The automated rice cooker (jidō suihanki) has been a staple in Japanese kitchens ever since Toshiba introduced the first electric model in 1955. Since then, technological advances like fuzzy logic (computer chips that make automatic, precise adjustments to time and temperature), induction heating, pressure cooking and steam cooking have continued to reduce cooking times and increase versatility.
Most home cooks already take full advantage of handy presets for cooking sushi rice, porridge (okayu), sweet rice and mixed rice (useful for sekihan and takikomi gohan), but the versatile rice cooker can also be used to steam, poach and bake, so you can prepare a complete meal from appetizer to dessert without turning on your stove.
By inserting a plastic or silicone steamer tray (depending on your model of rice cooker, it may already come with one), you can use a rice cooker to steam vegetables and proteins like eggs, chicken breasts, tofu, steak and seafood. The rice cooker is also useful for preparing steamed appetizers like Chinese-style shūmai and bao dumplings, chawanmushi (savory egg custard) and fruit custards.
By layering ingredients — rice and water on the bottom, steamer tray with fish/protein and vegetables on top — you can prepare an entire meal in one pot, without having to worry about synchronizing cook times.
One of the advantages of steaming in a rice cooker, rather than an electric pressure cooker, is you can easily open the lid to check on progress and adjust cooking time as necessary. Depending on your rice cooker, it may already come with a steam (jōki) setting, which makes the process easier.
When steaming in the rice cooker, line the steamer basket with a single layer of cabbage leaves, parchment paper or foil to keep the juices from seeping into the rice. Cut thicker cuts of meat or poultry into strips for more even cooking. Fish steaks work particularly well in the steamer basket.
In general, quicker-cooking foods like shrimp, tofu and soft vegetables can be placed nearer the center of the steaming basket while longer-cooking vegetables should be on the outside of the steaming basket. And vegetables with tough skin, such as kabocha squash, should be turned flesh-side down.
You can simply add water, stock or wine to the rice cooker insert to poach just about any protein, but I find it particularly useful to create simple, seasonal desserts like poached dried figs in spiced red wine, whole poached pears or quinces (karin). Poaching them in the rice cooker makes their flesh silky and buttery. Add enough liquid so that the food you are poaching is just covered and cook on the okayu setting to provide just the right amount of slow, gentle heat.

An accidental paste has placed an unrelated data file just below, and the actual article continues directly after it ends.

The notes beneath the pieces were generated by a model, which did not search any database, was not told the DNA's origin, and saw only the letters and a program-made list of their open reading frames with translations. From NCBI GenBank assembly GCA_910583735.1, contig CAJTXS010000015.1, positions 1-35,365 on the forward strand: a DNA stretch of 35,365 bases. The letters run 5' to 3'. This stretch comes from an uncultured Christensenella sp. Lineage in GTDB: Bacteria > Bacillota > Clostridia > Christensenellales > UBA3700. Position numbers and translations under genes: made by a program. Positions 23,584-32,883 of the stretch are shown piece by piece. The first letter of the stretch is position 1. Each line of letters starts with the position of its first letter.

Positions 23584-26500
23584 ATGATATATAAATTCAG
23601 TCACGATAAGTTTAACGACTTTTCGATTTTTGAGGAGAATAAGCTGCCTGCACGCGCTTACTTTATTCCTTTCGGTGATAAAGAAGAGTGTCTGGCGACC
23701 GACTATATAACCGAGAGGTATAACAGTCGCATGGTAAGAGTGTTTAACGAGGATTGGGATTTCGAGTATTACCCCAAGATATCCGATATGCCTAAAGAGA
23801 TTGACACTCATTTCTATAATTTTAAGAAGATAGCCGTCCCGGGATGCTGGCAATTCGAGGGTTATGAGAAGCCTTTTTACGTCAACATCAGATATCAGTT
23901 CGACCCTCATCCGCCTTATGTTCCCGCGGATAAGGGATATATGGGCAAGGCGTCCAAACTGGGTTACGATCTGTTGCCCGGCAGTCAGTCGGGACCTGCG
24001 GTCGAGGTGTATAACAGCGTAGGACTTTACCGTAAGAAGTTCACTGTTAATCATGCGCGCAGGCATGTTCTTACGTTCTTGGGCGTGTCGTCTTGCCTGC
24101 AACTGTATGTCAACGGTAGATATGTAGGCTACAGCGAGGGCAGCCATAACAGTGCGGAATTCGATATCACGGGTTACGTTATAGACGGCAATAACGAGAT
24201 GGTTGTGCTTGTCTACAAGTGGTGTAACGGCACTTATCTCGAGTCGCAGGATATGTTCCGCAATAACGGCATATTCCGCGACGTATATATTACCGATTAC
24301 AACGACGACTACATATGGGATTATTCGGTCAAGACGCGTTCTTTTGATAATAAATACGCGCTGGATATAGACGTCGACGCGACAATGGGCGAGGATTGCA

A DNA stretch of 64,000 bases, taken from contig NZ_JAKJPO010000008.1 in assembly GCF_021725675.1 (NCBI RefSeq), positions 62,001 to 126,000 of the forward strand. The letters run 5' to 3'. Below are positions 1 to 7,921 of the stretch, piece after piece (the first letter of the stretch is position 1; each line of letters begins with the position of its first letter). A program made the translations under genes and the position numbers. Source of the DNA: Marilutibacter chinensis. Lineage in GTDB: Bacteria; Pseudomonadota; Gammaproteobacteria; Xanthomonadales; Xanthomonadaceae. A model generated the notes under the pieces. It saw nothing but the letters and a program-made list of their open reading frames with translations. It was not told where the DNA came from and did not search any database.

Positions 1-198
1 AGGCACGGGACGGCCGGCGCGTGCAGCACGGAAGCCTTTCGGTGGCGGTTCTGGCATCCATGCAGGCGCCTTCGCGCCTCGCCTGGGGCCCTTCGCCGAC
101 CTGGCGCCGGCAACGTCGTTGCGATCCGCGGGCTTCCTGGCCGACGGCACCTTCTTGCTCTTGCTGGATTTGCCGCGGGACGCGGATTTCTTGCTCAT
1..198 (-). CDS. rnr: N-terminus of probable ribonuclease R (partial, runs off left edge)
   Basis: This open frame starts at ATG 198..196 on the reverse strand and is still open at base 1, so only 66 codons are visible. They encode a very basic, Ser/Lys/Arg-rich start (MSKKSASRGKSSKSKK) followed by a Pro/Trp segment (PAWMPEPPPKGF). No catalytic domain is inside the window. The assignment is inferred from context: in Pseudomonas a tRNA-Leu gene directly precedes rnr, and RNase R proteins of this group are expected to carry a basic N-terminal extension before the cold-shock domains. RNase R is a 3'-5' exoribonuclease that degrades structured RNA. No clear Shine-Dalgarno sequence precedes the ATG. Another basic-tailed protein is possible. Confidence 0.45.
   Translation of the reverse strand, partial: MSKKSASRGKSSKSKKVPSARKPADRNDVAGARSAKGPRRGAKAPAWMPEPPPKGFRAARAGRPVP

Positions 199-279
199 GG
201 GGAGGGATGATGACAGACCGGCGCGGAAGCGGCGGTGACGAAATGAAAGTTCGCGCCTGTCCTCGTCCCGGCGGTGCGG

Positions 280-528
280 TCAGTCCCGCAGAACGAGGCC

Since most Japanese apartments don’t come equipped with ovens, you can even harness your rice cooker to turn out rich chocolate cakes, fluffy cheesecakes and even yeast breads! Make sure to grease the inner pot, let your dough proof for a couple of rises and then select the bread or cake setting, flipping your bread partway through to ensure a golden-brown crust. Even if your rice cooker is more basic, several rounds on the normal white rice setting will do the trick.
If you’re looking for a decadent dessert, Zojirushi’s gateau chocolat delivers. Dense and fudgy (and conveniently gluten-free), this will delight dessert lovers and the not-so-sweet tooth alike.
Recipe: Rice cooker gateau chocolat (flourless chocolate cake)
Prep: 20 mins., cook: 60 mins.
These quantities are for a 1-liter rice cooker. If using a smaller machine, reduce quantities by ¼.
200 grams bitter chocolate, chopped
60 grams unsalted butter, plus a little extra to grease the bowl
100 milliliters whipping cream
50 grams cocoa
100 grams sugar
4 large eggs, separated
1 tablespoon sugar, for decoration
⅓ teaspoon rum, for decoration
Lightly grease the bottom and sides of the rice cooker bowl with butter.
Combine the chocolate and 60 grams of unsalted butter in a glass bowl and place over a pan of simmering water. Stir occasionally.
When the chocolate and butter are completely melted, remove from heat and add 50 milliliters of whipping cream in several additions, mixing well each time. Set aside.
In a separate bowl, whisk the egg yolks and 50 grams of sugar until glossy and thick. Add the melted chocolate mixture to the egg yolks and fold gently to combine.
Put the egg whites in another large bowl, beat with a hand mixer until whitish and foamy, then add the other 50 grams of sugar in two to three additions and continue whipping until you have firm peaks.
Add half the whipped egg whites to the chocolate mixture and mix quickly with a rubber spatula so as not to break the bubbles. Next, add half the cocoa while sifting and mix quickly by folding. When the mixture is no longer powdery, add the remaining cocoa and mix.
Add the remaining whipped egg whites and fold gently.
Add the batter to the greased rice cooker insert, smooth the surface, tap the bottom of the pan with your palm lightly several times to remove air bubbles and set it into the rice cooker.
Cook on the “cake” setting (or, if your rice cooker does not have a cake mode, use the regular rice setting to cook for approximately 60 minutes. You may have to do this several times).
As soon as it is done (the cake should be set all the way through, with no wet spots, you can check with a chopstick) take out the bowl and tap the bottom — careful, it will be hot — about five times to remove the steam from the cake. After the cake has cooled completely, remove it from the pan and chill in the refrigerator.
Add the rum and last 50 grams of sugar to remaining 50 milliliters of whipping cream, whip and garnish as desired. If serving the cake the next day, remove from the refrigerator approximately 20 to 30 minutes before plating to allow it to soften.
Courtesy of Zojirushi Japan